The Dog Days Of August Are Lingering For Funds

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For the mutual fund industry, the dog days of August began early and could be ending late, according to data culled from mutual fund research firms.

Depending on whom you ask, August sales data range from outflows in equity funds in the $5 billion-$6 billion range to a more optimistic report of “flat” asset totals.

Through mid-September, data indicate that sales have been scattered, with a promising first week followed by a “tough” period, according to Don Cassidy, senior research analyst with Lipper Inc., Denver.

“August was a bit discouraging. The S&P was up a half a percent, but there were $5 billion-$6 billion of outflows from equity funds,” says Cassidy. It was the first time this happened since December 1988, he adds.

Investors are being selective, as witnessed by inflows into value, balanced and real estate mutual funds, he says, while outflows are being traced in growth and technology stocks.

Bond funds–in particular, short to intermediate funds and government funds that offer quality–are showing stronger sales with inflows of more than $19 billion, Cassidy says.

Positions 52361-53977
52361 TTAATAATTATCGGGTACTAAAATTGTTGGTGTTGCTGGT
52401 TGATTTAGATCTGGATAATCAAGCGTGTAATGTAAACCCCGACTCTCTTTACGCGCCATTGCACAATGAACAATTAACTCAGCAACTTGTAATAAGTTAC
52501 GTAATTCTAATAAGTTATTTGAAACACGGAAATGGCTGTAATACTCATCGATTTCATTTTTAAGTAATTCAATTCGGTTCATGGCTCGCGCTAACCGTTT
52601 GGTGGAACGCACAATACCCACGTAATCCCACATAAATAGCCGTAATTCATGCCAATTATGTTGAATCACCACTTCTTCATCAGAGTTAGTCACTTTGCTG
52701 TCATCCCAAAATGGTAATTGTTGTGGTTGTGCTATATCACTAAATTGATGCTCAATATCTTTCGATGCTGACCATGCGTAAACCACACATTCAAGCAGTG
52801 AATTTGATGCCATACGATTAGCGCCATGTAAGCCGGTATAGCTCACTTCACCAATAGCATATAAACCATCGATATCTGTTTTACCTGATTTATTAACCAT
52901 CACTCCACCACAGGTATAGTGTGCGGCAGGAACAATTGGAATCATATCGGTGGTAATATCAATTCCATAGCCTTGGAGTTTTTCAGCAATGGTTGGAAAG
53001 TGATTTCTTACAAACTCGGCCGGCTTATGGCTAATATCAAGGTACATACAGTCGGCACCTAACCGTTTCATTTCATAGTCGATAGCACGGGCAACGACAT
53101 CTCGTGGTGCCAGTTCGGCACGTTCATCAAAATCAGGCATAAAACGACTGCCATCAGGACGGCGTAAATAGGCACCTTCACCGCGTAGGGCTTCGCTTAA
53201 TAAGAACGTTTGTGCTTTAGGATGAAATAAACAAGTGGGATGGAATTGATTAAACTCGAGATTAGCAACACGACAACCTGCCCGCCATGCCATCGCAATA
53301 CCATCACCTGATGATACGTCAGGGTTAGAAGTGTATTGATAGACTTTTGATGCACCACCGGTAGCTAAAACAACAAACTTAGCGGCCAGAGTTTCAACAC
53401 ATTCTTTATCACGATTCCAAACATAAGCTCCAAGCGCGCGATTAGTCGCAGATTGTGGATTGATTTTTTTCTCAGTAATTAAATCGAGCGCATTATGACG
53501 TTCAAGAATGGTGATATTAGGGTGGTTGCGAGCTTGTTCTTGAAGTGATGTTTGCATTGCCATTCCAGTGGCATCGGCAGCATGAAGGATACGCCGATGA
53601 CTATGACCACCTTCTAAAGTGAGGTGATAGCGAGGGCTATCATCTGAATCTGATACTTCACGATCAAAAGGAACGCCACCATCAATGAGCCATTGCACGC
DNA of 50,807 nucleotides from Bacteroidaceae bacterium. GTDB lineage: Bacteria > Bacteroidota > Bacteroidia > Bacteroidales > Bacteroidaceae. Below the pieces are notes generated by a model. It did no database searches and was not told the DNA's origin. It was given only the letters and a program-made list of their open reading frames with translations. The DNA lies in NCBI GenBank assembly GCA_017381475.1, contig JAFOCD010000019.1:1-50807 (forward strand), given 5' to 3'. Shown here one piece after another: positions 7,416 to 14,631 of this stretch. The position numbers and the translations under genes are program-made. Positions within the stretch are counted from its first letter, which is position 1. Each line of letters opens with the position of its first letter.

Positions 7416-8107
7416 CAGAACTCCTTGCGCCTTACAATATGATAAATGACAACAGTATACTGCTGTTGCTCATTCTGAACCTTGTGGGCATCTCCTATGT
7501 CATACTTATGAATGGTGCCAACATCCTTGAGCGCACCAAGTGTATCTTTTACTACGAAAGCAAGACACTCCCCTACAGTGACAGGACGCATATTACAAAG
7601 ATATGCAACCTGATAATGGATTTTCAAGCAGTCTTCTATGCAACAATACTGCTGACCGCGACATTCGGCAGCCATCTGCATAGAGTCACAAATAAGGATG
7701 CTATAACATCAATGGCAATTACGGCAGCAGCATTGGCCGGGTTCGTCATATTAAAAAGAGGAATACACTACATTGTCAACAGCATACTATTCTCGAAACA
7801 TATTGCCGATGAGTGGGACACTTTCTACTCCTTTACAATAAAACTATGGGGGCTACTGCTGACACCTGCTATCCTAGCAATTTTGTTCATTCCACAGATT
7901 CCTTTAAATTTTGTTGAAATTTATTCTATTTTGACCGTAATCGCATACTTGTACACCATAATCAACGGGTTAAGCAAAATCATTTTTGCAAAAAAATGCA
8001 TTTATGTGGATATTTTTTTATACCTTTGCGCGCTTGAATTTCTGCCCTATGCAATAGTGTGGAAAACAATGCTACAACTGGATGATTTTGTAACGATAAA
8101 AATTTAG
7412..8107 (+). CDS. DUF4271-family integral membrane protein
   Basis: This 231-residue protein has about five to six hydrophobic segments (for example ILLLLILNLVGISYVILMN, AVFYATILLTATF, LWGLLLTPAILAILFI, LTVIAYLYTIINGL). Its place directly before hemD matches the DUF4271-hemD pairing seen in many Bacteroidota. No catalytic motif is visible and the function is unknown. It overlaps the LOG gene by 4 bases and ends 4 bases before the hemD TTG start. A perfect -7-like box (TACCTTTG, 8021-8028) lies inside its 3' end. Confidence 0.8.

Equity fund cash flows were flat in August compared with an approximate $50 billion outflow in July, says Avi Nachmany, director of research, Strategic Insights, New York.

The move out of equity funds was more pronounced in variable annuity products than in mutual funds, he adds.

Money market funds declined as of mid-September, says the Investment Company Institute, Washington. ICI says fund assets decreased $15.18 billion to $2.245 trillion from $2.26 trillion.

The total decline may be as high as $18 billion, according to Peter Crane, a vice president and managing editor with iMoneyNet, Westborough, Mass.

There are a number of reasons for the decline, Crane explains. Some seasonal factors include end-of-summer vacations and tuition bills on the retail end of the business and quarterly tax payments on the institutional end, he adds.

Flat short-term yields have investors searching for richer yields in investments such as repos and stable value funds, Crane says. Many retail investors are getting tired of 1-1/4% yields, he adds. “Rates are flat as far as the eye can see.”

Money is migrating to stable value funds and banks which, he says, are “taking back some share.” Even brokerage houses have been sweeping cash into banks, Crane adds.

He predicts 2002 will be the first year since 1983 that money funds see a decline in assets and adds that since money funds are about a third of all mutual funds assets, the fund industry overall might see its first decline since 1982.


Reproduced from National Underwriter Life & Health/Financial Services Edition, September 30, 2002. Copyright 2002 by The National Underwriter Company in the serial publication. All rights reserved.Copyright in this article as an independent work may be held by the author.